HL Deb 14 October 1912 vol 12 cc823-34

*EARL RUSSELL rose to call attention to the imprisonment of Mr. Mark Wilks at the instance of the Treasury for nonpayment of his wife's Income Tax, and to move to resolve— That in the opinion of this House the present state of the law which renders a man liable to indefinite terms of imprisonment for matters over which he is by Statute deprived of any control is undesirable, and should be amended.

The noble Earl said: Your Lordships will have noticed in the newspapers the case of a gentleman of the name of Mark Wilks, who, under a warrant applied for or issued by the Treasury, was taken to Brixton Prison in connection with his wife's taxes, and after spending some time there was, without any particular reason, released. I desire to call your Lordships' attention not only to the circumstances of that case, but to the principles which underlie them. The case itself presents many elements almost of comic opera, except, perhaps, as regards the unfortunate gentleman himself, who probably did not so acutely see the comic side. But the principle on which the Treasury proceeded is one which this House ought to examine and consider.

The position in this case was as follows. Mr. Wilks is a schoolmaster, in which capacity he earns a comparatively humble income. His wife, Elizabeth Wilks, practises as a doctor, in which capacity she earns an income, as I understand, considerably superior to his. The exact amount of it I do not know, because Mr. Wilks was unable to inform me any more than he was able to inform the Commissioners of Inland Revenue. He has no means of ascertaining the amount of his wife's income, but it is admitted to be considerably larger than his own. In the ordinary course of events Dr. Elizabeth Wilks, the wife of this gentleman, was asked for the payment of her Income Tax, and, being a Suffragette, she refused to pay. She was maintaining the old Liberal theory, "No taxation without representation." I do not know how far that theory meets with support nowadays. Naturally the Inland Revenue were not going to be done out of their taxes because of the political views of this lady. They therefore adopted the ordinary methods, and finally the method of distraint. But an interesting point in this case is that the distraint was made, not upon the goods of Mr. Mark Wilks, but upon the separate goods of Dr. Elizabeth Wilks—I believe, in one instance, at her surgery where she practises in a house in which and with the furniture in which her husband has no concern whatever. I think that for two years there was distraint.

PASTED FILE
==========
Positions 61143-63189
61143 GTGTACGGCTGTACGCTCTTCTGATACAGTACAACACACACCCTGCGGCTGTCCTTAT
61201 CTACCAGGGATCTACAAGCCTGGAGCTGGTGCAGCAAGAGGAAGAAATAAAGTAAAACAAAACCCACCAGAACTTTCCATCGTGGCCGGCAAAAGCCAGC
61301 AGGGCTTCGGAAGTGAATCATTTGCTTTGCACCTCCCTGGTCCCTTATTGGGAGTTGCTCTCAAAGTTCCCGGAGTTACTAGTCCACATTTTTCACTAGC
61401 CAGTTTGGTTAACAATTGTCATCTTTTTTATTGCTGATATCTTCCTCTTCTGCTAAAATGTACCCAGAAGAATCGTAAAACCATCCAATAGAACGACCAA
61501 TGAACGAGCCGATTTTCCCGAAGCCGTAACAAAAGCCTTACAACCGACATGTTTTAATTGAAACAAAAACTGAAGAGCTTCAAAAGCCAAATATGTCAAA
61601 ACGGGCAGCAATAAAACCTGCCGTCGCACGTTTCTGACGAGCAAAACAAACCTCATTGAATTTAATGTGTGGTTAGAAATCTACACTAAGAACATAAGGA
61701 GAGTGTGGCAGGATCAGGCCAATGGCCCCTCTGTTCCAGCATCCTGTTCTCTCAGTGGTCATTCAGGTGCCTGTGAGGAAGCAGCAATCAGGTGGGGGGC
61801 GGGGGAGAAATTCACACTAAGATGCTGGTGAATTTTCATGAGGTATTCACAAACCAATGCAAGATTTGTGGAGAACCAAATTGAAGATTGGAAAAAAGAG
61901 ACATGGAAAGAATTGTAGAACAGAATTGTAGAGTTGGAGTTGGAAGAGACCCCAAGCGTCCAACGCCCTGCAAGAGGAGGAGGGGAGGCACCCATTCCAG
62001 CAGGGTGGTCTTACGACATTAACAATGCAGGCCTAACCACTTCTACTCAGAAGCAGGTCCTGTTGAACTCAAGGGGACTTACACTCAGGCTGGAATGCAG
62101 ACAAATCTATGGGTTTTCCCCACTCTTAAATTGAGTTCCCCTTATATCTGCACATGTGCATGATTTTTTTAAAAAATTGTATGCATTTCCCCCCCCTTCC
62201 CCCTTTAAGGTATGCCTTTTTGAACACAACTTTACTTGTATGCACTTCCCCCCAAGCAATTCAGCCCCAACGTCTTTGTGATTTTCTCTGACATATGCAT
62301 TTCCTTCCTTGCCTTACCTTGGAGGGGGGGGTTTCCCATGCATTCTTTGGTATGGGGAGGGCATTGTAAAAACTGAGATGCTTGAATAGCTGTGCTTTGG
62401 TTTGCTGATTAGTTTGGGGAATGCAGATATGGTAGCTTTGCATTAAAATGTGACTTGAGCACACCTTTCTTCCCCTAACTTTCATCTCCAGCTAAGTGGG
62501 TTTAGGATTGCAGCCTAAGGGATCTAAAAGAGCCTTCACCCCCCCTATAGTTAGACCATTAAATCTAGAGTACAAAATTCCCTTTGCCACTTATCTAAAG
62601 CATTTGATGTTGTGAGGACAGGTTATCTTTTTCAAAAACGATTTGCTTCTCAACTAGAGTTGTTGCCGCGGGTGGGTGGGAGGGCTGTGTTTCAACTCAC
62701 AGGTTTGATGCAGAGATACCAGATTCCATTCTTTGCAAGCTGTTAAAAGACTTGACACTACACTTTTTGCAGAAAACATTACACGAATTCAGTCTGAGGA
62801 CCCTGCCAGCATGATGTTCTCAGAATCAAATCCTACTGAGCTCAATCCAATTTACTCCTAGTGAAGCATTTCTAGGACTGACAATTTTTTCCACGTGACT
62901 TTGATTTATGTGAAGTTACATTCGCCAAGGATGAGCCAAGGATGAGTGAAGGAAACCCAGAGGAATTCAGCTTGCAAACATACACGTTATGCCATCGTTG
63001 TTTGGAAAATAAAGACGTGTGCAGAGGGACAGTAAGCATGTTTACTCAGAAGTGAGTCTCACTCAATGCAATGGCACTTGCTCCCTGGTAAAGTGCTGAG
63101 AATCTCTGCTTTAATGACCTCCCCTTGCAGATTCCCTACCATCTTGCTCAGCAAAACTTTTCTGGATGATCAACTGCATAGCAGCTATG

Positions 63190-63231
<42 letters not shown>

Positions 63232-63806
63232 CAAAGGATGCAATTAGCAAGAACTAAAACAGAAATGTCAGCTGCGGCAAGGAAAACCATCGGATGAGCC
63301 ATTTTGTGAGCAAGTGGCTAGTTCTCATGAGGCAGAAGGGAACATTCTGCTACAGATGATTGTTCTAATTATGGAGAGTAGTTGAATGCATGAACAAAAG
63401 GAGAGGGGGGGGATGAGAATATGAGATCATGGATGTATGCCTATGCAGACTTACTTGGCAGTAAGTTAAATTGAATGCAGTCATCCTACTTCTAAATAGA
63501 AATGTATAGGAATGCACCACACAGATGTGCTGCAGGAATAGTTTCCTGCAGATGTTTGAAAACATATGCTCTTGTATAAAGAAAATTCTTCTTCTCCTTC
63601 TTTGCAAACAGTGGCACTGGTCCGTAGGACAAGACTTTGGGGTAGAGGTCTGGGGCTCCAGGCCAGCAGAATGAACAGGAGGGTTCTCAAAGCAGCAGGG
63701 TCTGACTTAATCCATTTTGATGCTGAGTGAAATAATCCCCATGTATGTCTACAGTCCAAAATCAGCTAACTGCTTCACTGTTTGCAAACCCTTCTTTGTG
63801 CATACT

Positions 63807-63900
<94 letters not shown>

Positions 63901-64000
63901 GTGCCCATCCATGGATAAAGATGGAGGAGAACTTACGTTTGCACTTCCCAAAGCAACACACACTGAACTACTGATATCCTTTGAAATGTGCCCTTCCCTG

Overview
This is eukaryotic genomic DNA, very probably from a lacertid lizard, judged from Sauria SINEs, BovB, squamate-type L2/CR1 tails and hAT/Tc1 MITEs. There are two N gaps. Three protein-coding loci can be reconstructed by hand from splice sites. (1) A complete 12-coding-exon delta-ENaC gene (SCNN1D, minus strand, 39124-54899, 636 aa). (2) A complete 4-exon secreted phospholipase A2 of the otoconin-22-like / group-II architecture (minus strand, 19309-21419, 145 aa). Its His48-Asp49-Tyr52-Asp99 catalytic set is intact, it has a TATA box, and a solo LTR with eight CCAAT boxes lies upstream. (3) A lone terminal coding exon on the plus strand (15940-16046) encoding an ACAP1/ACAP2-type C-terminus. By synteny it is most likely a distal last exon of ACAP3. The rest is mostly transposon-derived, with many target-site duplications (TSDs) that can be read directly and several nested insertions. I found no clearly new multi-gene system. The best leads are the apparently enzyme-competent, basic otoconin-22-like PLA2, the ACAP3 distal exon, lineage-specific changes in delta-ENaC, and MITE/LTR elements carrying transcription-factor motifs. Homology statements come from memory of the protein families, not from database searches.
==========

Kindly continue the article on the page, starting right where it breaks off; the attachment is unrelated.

Mrs. Wilks then decided to assert the rights which it appeared to her the Income Tax Acts gave her. She pointed out that under those Acts she was not liable either to make a return or to pay the taxes; that under those Acts the income of a married woman living with her husband was deemed to be his income, and that therefore the obligation was on Mr. Wilks to make the return, and, when the assessment had been made, to pay the taxes. The Treasury accepted that view and applied to Mr. Mark Wilks for the return. Mr. Wilks replied that he was not in a position to make a return of his wife's income, because he had no idea how much it was and she did not choose to tell him. That is a position which, under the Married Women's Property Act, she is perfectly justified in taking up. Her husband has no concern with her income and can receive no information about it except by her courtesy. He has no more right to demand any particulars of her income or to handle her income than I have to handle the income of any of your Lordships. Mr. Wilks, therefore, informed the Treasury that he could not make the return.